Fighting College Fraud

It’s that time of year again: college ranking season.

Last week, Forbes and the Center for College Affordability and Productivity released their annual ranking of America’s best colleges. But what was most notable wasn’t what colleges made the list—it was those that were conspicuously missing.

Claremont McKenna, Emory, Bucknell, and Iona were all absent from the ranking. Why? Because they had all been falsifying the data they reported to the Department of Education and others.

At, Abram Brown explained:

Claremont McKenna isn’t the only top college that lied. Bucknell University doctored SAT results from 2006 to 2012; Emory University provided numbers for admitted students rather than enrolled ones for more than a decade; and Iona College lied about acceptance and graduation rates, SAT scores and alumni giving for nine years starting in 2002. . . . As a penalty for their dishonesty . . . we are removing the four institutions from our list of the country’s best schools for two years.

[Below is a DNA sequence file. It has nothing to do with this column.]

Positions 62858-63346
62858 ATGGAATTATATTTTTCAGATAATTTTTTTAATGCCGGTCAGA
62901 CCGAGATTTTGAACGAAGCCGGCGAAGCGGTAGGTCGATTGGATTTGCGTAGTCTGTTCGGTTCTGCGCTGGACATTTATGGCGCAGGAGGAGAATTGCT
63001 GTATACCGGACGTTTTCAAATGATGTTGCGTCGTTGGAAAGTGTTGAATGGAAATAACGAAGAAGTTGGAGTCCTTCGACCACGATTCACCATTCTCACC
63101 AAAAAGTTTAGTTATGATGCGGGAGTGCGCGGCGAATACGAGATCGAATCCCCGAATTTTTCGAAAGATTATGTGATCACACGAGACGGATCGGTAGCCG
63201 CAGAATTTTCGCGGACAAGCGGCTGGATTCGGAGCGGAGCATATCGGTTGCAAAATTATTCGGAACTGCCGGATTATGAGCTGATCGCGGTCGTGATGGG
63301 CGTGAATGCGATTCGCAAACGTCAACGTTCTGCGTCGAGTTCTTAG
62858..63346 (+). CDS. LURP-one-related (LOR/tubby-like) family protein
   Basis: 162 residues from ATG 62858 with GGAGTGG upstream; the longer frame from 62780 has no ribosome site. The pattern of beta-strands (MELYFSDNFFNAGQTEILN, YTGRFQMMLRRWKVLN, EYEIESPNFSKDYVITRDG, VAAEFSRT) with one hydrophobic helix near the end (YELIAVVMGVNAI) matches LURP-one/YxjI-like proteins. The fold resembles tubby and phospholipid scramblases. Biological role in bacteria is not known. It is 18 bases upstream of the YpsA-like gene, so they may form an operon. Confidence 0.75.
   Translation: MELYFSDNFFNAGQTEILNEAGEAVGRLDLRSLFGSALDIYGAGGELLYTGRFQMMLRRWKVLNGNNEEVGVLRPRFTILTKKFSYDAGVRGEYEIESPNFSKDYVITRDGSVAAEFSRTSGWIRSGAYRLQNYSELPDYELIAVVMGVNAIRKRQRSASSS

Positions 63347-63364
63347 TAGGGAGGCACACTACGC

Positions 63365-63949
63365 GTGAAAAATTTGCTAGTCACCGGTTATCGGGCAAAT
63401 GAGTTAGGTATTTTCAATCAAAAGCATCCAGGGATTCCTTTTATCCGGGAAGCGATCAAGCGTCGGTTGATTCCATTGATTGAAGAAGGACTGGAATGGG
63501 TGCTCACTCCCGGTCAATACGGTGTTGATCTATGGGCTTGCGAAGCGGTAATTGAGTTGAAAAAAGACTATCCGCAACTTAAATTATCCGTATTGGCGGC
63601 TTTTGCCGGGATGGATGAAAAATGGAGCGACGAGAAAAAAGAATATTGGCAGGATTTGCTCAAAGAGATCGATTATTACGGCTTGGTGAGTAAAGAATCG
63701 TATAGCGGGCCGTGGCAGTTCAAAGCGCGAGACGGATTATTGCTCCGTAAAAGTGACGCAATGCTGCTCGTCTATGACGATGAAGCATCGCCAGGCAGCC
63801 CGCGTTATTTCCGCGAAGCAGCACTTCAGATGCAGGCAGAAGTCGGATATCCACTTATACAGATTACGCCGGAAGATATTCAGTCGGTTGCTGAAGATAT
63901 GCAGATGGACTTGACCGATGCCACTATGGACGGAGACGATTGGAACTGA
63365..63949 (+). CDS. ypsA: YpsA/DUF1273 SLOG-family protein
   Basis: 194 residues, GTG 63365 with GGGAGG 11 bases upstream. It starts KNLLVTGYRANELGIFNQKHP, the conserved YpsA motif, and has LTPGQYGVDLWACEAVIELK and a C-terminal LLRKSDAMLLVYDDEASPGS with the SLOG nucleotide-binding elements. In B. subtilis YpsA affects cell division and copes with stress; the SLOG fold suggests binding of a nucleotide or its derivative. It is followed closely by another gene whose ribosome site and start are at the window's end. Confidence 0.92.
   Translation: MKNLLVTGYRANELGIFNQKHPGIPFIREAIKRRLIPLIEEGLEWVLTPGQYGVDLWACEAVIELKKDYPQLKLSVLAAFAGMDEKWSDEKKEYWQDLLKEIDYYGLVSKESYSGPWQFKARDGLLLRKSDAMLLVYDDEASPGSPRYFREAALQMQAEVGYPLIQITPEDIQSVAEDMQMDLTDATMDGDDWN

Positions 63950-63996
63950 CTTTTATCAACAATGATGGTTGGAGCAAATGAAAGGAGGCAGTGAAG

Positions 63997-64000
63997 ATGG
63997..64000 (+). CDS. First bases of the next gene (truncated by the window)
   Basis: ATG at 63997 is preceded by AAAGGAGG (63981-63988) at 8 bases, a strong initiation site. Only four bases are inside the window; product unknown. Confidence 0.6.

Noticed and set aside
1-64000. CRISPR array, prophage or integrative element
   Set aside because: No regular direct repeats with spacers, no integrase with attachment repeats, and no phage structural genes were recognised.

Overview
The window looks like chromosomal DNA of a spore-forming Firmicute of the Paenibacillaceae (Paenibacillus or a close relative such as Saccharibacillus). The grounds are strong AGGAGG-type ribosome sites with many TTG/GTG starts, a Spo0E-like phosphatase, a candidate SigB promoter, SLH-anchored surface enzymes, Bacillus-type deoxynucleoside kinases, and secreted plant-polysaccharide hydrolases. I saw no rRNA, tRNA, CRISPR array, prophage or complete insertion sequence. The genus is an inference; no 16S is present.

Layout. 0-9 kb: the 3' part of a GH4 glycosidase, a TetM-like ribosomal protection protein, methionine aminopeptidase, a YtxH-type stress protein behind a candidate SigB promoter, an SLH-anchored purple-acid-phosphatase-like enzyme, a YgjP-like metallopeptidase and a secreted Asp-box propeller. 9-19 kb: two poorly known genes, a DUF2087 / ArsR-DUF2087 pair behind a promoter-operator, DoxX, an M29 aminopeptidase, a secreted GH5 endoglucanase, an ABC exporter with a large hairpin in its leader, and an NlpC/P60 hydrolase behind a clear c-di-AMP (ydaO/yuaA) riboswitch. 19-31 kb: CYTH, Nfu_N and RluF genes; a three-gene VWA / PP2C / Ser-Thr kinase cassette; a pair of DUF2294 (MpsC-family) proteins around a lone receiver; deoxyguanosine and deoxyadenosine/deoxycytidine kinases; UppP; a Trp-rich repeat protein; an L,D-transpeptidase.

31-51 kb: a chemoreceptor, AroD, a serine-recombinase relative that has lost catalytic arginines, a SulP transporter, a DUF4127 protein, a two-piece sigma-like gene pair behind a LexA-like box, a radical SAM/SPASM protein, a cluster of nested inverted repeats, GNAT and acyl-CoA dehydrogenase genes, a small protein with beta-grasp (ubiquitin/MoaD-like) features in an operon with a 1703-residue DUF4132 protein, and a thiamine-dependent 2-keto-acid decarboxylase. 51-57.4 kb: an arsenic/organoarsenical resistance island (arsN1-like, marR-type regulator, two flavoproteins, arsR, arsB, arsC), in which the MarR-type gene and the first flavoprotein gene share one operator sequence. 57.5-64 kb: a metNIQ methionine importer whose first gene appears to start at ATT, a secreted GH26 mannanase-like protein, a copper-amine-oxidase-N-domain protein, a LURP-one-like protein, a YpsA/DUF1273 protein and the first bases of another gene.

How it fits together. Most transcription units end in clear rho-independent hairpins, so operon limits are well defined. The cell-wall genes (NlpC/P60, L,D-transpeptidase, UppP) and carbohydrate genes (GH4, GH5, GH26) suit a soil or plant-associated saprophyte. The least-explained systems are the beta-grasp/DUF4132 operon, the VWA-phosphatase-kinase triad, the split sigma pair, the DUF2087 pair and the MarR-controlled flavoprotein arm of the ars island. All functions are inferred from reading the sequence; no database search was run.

It is only natural that, when high-stakes rankings depend on self-reported data, the pressure to cheat will be immense. That’s why ACTA’s independent study of core curricula relies on the kind of assessment schools cannot easily game.

Ultimately, we need to replace our broken accreditation system with a requirement that colleges provide the public with independently certified annual data on a variety of outcome measures. If schools cook the books, their access to federal funds should be cut off.

It is hard enough for parents and students to get the information they need to make informed choices about a college education. We don’t need dishonest college administrators making it any harder.

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